Furthermore, to confirm (what we found with the growth curves) the effect, the removal of SEF1 has on growth (and morphology) of C. albicans compared to the WT, plate assays were carried out. For this the sef1?? and WT were streaked on YNB plates with different supplements and incubated until a phenotype was observed (usually after 1 week). The photos were then taken using CCD cameras.

Plate assays also show that in low Fe and low Cu conditions, the WT grew better than the mutant. Then testing the strains in high iron and low copper conditions showed that the growth defect was corrected and the mutant grew better than the WT. When in high Cu and low Fe conditions, there was no significant difference between the WT and the sef1??. Finally when the strains were grown in High Cu and High Fe, the mutant grew better, confirming what was already said about SEF1 being involved in the iron acquisition process of C. albicans (Fig. 11 a-c, e). When BPS was not added, the excessive amount of Cu and/or Fe seemed to be toxic to the organism and reduced growth (Fig. 11 d,f,g), thus could not conclude with these plate assays.

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Investigating the SEF1 gene’s Role in the Regulation of (known) C. albicans Fe Homeostasis related Proteins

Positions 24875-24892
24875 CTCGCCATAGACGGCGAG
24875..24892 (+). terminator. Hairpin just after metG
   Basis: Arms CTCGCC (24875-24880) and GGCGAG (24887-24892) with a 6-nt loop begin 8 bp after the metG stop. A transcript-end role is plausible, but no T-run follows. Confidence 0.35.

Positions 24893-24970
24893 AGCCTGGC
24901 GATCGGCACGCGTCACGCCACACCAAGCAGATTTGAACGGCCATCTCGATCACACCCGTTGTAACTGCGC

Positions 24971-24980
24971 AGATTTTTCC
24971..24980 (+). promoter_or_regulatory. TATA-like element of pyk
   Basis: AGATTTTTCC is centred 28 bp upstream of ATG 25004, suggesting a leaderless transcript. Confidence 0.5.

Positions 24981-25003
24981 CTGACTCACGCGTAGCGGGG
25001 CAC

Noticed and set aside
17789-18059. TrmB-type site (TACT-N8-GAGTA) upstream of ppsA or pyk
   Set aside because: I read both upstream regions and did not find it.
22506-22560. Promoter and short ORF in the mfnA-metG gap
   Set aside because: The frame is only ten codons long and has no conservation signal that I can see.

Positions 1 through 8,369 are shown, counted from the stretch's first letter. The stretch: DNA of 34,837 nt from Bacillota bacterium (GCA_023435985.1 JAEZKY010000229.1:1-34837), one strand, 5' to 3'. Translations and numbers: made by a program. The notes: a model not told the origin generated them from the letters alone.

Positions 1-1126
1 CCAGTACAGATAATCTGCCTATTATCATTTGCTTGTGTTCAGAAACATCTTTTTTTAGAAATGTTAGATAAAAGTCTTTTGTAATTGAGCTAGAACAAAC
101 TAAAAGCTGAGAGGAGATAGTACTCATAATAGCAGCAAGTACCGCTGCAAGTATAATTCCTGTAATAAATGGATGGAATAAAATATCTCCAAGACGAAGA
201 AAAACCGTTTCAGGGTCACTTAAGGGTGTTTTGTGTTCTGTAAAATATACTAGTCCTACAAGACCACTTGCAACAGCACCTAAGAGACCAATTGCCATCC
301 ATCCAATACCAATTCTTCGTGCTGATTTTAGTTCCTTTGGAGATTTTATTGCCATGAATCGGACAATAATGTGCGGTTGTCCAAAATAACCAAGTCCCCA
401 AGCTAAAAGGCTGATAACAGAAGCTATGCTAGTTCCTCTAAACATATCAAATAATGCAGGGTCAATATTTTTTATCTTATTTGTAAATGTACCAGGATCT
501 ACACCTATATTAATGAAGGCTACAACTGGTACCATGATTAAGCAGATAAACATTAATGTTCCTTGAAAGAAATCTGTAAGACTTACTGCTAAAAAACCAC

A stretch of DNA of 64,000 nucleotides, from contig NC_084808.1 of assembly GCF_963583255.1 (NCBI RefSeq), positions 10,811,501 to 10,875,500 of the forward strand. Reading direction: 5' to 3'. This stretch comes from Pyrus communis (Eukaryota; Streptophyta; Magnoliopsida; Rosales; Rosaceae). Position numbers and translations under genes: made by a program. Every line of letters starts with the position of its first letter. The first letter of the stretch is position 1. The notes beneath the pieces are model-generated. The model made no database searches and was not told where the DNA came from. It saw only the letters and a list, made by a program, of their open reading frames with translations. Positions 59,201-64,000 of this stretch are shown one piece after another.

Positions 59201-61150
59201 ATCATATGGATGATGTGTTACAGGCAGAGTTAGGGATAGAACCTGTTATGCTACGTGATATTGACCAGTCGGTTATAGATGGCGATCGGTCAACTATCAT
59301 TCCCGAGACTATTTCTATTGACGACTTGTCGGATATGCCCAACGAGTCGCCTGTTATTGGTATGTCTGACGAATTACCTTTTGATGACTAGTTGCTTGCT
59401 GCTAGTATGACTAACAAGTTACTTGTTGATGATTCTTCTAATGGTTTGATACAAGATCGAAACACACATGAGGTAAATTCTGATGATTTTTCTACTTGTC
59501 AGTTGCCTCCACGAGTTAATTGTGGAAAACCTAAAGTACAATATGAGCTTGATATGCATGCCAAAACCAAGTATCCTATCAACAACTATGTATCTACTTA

������������ To study the level of SEF1 transcript in different conditions in a variety of strains including the mac1?? and the sfu1??, northern blot analysis was carried out. The significance of the MAC1 gene was that it is the main Cu responsive gene regulator, whereas the SFU1 gene is the main (negative) regulator of iron acquisition. The results from this experiment would give an insight into the function of SEF1 and its interactions with other iron homeostasis related genes. mac1?? and the sfu1?? strains together with the wild type (SC5314), were grown in high copper and high iron, high copper and low iron, high iron and low copper, and finally, in low copper and low iron conditions. Attempts were then made to quantitatively analyse the mRNA levels in these cultures using radioactive probes of SEF1 (see Table 3).

�In the blots, extremely faint bands were visible (data not shown) and due to the limited amount of time, the experiment could not be repeated; thus we could not make any firm conclusions from this experiment.

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Complementing the mac1?? mutant

������������ A complemented mac1?? could not be produced as transformation was unsuccessful because the MAC1 gene could not be ligated in to the pGEM-HIS1 plasmid (data not shown), thus no experiments were carried out on the MAC1 gene.